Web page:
I get that it's not my responsibility.  But it's all still really god damn sad to watch these beloved friends calcify their livers and coat their lungs in tar.  On the one hand, I really want to be able to be honest about my values and beliefs with close friends.  On the other, it just seems like me expressing my ideas leads to conflict and raised defenses.  I'm kind of at a loss.  Any insights, folks? 

Kris

  • Magnum Stache
  • ******
  • Posts: 4480
Re: Challenging friendships with old friends
« Reply #1 on: September 02, 2015, 09:51:12 AM »
Well, as a counselor, I'm sure you also get that people love to complain -- it's a bonding/relating to others activity -- and that often when people complain, they are not looking for solutions, they are looking to be validated.  This is what your friends are doing.  They don't want your advice.  They want to bond together in the complainypants/spendypants club.

I suggest living your life, and politely taking a sip of your beer and going to your happy place while they are complaining about this stuff.  Don't participate -- after all, you don't subscribe to that thinking -- but don't offer a counterargument, either.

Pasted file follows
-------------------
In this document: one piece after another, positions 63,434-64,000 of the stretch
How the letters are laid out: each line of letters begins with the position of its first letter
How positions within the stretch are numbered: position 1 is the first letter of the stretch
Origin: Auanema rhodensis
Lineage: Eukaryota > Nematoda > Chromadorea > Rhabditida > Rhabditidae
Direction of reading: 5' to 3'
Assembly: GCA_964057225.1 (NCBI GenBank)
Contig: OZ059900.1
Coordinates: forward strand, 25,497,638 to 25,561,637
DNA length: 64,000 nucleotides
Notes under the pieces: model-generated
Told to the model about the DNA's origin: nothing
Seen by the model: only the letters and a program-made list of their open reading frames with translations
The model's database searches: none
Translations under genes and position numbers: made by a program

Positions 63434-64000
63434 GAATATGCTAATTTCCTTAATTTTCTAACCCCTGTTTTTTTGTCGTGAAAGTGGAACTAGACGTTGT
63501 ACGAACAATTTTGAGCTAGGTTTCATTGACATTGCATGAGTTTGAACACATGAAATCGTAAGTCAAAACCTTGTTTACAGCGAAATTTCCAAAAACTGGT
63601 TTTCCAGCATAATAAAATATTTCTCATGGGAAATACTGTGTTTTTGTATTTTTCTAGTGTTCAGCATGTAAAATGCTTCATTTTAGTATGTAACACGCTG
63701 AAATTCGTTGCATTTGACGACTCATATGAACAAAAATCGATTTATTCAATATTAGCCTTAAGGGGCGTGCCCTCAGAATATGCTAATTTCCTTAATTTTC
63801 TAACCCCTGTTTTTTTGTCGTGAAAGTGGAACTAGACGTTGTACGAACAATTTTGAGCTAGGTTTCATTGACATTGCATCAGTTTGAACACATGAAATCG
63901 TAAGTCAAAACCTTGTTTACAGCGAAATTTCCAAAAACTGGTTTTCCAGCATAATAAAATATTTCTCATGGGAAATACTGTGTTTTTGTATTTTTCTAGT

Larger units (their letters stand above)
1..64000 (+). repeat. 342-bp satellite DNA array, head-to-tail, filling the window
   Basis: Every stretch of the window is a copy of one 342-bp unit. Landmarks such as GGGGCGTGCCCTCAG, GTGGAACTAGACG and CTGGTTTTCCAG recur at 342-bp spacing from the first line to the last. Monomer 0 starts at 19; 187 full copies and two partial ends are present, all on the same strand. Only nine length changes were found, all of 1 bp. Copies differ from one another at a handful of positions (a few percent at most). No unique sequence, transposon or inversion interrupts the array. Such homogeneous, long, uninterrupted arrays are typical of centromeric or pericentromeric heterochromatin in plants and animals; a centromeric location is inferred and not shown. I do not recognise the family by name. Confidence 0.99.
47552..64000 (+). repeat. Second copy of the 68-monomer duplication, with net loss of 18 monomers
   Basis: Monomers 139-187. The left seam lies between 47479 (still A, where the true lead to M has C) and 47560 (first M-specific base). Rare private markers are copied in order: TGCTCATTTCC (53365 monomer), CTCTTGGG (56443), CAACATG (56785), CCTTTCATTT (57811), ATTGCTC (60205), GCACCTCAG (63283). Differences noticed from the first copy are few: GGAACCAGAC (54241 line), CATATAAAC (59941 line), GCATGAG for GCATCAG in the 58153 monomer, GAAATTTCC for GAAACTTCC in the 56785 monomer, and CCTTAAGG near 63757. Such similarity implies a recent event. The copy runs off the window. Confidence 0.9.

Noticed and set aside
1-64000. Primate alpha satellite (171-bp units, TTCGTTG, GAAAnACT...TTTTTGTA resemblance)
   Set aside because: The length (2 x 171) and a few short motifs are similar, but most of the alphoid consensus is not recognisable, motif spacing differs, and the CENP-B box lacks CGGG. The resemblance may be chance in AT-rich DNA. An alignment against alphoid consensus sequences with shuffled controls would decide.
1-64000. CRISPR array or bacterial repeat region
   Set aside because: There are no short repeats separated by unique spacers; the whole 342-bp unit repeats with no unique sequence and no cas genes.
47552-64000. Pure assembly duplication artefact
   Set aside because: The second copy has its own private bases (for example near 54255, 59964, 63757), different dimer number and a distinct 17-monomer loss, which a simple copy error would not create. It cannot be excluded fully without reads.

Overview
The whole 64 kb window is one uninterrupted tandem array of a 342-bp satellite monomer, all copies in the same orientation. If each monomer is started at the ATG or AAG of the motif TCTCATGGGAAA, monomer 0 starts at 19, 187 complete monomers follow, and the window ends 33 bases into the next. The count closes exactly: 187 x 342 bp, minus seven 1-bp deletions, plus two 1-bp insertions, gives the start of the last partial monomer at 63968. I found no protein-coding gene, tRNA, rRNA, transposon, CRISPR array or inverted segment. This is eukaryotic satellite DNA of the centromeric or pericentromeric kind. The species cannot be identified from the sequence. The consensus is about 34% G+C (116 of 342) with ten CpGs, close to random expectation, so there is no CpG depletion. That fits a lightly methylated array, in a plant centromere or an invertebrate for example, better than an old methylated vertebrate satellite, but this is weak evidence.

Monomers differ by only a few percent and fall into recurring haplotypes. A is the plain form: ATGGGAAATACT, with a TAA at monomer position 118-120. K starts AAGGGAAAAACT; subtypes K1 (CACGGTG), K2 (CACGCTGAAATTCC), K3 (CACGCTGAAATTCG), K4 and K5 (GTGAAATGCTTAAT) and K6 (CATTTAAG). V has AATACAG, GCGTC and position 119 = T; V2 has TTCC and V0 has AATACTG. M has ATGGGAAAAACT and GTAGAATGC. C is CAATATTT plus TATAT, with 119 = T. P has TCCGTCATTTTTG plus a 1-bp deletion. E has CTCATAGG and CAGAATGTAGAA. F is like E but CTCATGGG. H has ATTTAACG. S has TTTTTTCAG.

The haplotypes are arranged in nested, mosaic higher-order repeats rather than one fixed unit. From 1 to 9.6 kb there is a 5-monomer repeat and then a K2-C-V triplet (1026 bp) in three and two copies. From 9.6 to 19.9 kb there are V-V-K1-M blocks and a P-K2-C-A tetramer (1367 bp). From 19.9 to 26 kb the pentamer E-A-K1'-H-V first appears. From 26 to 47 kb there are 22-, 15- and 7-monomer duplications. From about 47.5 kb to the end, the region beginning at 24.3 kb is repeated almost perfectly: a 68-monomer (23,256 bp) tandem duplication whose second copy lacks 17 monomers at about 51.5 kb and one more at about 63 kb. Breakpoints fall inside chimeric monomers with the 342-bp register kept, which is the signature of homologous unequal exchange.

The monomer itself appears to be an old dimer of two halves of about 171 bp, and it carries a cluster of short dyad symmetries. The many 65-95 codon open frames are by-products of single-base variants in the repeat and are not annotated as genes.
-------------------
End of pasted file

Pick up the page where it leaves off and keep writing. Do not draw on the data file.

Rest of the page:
If they really wanted your input as to how to reduce costs and live more frugal lives, they would be asking you about it. 


tanzee

  • Stubble
  • **
  • Posts: 128
  • Location: Asheville, NC
Re: Challenging friendships with old friends
« Reply #2 on: September 02, 2015, 10:01:18 AM »
You know, Kris, that's a really great point.  I guess I've been thinking of these conversations as sort of a meeting of the minds/ life philosophy sort of discussion.  Afterall, throughout our friendships, we have engaged in that type of discussion many times.  And I have been reaching out to connect with others about ideas I see as really interesting and helpful.  But, as you clarified, perhaps this isn't what they are after.  The idea that validation is their goal makes a lot of sense to me and should help me to respond more effectively and pick and choose what I contribute to these conversations. 

TrMama

  • Magnum Stache
  • ******
  • Posts: 3081
Re: Challenging friendships with old friends
« Reply #3 on: September 02, 2015, 10:21:52 AM »
Yeah, unlike your paying clients, your friends really aren't looking for advice. The most I ever say when friends make this kind of complaints is "Wow, that sounds really hard." I may also say something to the effect of, "Well I opted to get a smaller house so I don't have to worry so much about upkeep/giant mortgage/being targeted by thieves/etc." I never, ever tell them what I think they should do. I hate it when people do that to me.

2Cent

  • Pencil Stache
  • ****
  • Posts: 652
Re: Challenging friendships with old friends
« Reply #4 on: September 02, 2015, 10:37:41 AM »